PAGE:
Shifters

SHIMANO SHIFT/BRAKE LEVER, ST-R8000, ULTEGRA 22 Speed

Brake Calipers / Levers

TEKTRO R540 BLACK Front w/P420 ALLOY CARTRIDGE SHOE Reach:39-51mm / SHIMANO
INTEGRATED WITH ST-R8000 Levers

Wheelset

DT SWISS P 1800 SPLINE 23 WHEELSET
RIMS DT SWISS 700C ALLOY BLACK ANOD. SLEEVED TUBLESS READY W/FV ( 1596g )
SPOKE DT SWISS STRAIGHTPULL DT NEW AERO & DT AERO COMP , BLACK , F/R:20/24PCS S.S. RADIAL / 2 CROSS W/DT ALUMINUM NIPPLES
F/HUB DT SWISS SPLINE ALLOY ROAD FRONT BLACK HUB 20H. OL:100MM
R/HUB DT SWISS SPLINE ALLOY ROAD REAR BLACK HUB 24H. W/ 3 PAWL SYSTEM , OL:130MM COMPATIBLE WITH SHIMANO 11-SPD

Crank
BottomBracket


FSA Gossamer Compact 50x34T HG C-Ring BLK ANOD. 170/172.5/175mm for 47-52/54-56/58-64C / FSA BB-6200 Road MegaExo Bottom Bracket-Ø24 Stainless bearing / English threading : 68mm width (BSC-1.37" X 24T)

Cassette/Chain

SHIMANO HG800-11, 11-SPEED, 11-13-15-17-19-21-23-25-27-30-34T/ KMC X11 SUPER NARROW CN 1/2x11/128"x110L.W/ CL555

Saddle

Racing Turbo W/CR-MO RAIL

Seatpost

RITCHEY 2 BOLTS, 6061 ALLOY BB BLK 27.2 X 350MM

StemRITCHEY COMP 4 AXIS 84/6D( ALLOY(6061) EXT-6°)90/100/110mm FOR 47-52/54-56/58-64CM,C/S:31.8/28.6x42mm, BB BLK

Handlebars

RITCHEY BIOMAX ALLOY(6061) D.B. BUTTED W/TUNNEL BUILT IN TYPE B/CENTER: 31.8mm 400/420/440mm FOR 47-52/54-56/58-64CM, D/R:130/82mm, BB BLK

Pedals

Road Clipless Pedals WELLGO RC-713 ALLOY POWDER COAT BLK ROAD PEDAL W/9/16" CNC CRMO AXLE, Compatible with SPD bolt pattern / 2-bolt sole pattern (cleats are not shoes)

Tires/TubesCONTINENTAL Ultra Sport II 700x25C 180TPI Folding Bead


This bike is from Bikes Direct right? I believe they bought the Motobecane name. It is not a real Motobecane which used to come from France. I had one that did come from France back in 1978. I believed they stopped shipping to the states in 79 or 80.

Anyway's, Bikes Direct does not have a good reputation. Prices are indeed low, but there is a cost. Just do some research on them.

As others have said, I would stay local. Spend no more than 1200 and even less on a starter bike. My first bike was a Specialized and was on sale for 900. After 3 years of riding it, I moved up to a full Ultegra setup and carbon frame from Felt.

The 105 or as others have said, even Tiagra is a good group set to start with. Put some miles on the bike and you will get a feel for what you may want to move in to if you stick with it. Last think you want though is a 1500 dollar wall hanging.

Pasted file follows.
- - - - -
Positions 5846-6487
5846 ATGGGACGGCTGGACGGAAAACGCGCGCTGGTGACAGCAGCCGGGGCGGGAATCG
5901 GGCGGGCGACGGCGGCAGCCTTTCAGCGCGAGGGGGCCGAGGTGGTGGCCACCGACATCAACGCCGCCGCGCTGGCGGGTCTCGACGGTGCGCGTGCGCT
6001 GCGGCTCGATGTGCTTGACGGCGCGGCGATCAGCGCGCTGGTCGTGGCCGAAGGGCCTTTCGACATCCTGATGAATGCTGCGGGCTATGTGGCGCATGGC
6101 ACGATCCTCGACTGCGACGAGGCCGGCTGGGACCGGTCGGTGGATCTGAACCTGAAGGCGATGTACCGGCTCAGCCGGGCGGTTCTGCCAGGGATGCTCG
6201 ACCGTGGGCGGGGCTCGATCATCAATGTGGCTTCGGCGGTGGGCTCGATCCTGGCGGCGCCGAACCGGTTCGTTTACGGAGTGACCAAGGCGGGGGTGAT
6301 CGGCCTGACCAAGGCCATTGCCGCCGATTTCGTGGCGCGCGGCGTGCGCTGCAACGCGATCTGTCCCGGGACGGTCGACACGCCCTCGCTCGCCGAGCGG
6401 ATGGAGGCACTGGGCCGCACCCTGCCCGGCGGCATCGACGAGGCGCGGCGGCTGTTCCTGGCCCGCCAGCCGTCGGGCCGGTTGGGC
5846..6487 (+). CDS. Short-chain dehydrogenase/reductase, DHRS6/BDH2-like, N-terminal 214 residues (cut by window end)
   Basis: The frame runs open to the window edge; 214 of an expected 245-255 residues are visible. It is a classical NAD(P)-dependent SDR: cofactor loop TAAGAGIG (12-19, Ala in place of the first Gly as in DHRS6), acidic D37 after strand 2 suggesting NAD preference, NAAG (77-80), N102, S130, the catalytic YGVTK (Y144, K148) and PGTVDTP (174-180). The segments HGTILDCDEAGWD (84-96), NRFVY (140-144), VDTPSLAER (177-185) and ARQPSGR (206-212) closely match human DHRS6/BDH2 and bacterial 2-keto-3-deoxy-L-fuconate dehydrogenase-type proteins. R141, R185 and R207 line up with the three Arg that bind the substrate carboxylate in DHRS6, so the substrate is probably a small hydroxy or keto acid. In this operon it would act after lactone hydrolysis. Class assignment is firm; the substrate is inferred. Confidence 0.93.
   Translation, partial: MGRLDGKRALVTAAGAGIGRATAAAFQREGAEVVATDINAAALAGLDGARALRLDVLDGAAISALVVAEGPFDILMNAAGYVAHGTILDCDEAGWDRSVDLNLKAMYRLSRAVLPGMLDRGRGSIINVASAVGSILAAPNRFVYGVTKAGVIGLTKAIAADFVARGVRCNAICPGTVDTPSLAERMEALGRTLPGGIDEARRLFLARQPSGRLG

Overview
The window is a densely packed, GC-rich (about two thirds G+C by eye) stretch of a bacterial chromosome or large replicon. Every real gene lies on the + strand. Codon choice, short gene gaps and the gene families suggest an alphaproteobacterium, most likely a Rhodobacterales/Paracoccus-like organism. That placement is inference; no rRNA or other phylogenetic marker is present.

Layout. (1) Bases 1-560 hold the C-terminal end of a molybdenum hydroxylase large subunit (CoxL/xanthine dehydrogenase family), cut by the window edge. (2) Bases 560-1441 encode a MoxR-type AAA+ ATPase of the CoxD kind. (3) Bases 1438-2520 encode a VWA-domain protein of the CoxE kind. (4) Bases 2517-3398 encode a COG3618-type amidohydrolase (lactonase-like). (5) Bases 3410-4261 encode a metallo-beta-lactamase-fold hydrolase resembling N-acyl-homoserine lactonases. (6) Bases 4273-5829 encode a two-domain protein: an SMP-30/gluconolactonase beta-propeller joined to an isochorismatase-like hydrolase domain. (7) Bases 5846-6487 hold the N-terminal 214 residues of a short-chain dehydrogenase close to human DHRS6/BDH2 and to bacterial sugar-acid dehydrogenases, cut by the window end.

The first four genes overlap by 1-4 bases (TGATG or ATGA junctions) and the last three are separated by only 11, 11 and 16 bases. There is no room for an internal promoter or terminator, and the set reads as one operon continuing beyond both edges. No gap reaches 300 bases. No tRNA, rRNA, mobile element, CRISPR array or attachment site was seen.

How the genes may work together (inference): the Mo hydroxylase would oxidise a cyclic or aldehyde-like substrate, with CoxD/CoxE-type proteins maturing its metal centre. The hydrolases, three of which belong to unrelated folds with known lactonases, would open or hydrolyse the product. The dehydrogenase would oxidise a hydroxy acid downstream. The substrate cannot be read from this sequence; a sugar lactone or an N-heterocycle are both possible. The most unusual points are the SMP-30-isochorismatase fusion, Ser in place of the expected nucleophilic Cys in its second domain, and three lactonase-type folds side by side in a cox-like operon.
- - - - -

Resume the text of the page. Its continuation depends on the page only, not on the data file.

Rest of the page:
Get a cheaper bike and just swap out the wheels for better wheels and you will have a better bike than one that came off the shelf for 1200.

I would highly suggest you ride at least 3 different bike brands if you can. Believe it or not, there are differences between them all. Don't go just by brand. Go with what feels the best to you. My daughter rode 4 different bike brands before settling on a Scott aluminum bike from REI that was on sale for 650. So, test ride a few and look around. It is a lot of money and best to ride a few bikes to see which one feels the best to you and not just buy the cheapest or first one you see.

john
rutan74 is offline  
Old 05-20-19, 03:30 PM
  #50  
PetKos
Newbie
 
Join Date: Oct 2014
Location: East Hampton, CT
Posts: 3

Bikes: Landshark (s), Masi 3V Wing, Dunelt, Griffen

Mentioned: 0 Post(s)
Tagged: 0 Thread(s)
Quoted: 0 Post(s)
Likes: 0
Liked 0 Times in 0 Posts
All that bike spec is great but you are missing one thing which is the most important thing to do first and that is a QUALITY bike fit so you know exactly what size bike to buy. This way you won't be making any 2nd, 3rd, 4th, 5th 6th mistakes etc. Go to a fitter that doesn't have an axe to grind, namely selling one of the bikes in his store that may not fit you. For that matter if you live in New England, You can come see me.
PetKos is offline  

Thread Tools
Search this Thread

Contact Us - Archive - Advertising - Cookie Policy - Privacy Statement - Terms of Service

Copyright © 2018 MH Sub I, LLC dba Internet Brands. All rights reserved. Use of this site indicates your consent to the Terms of Use.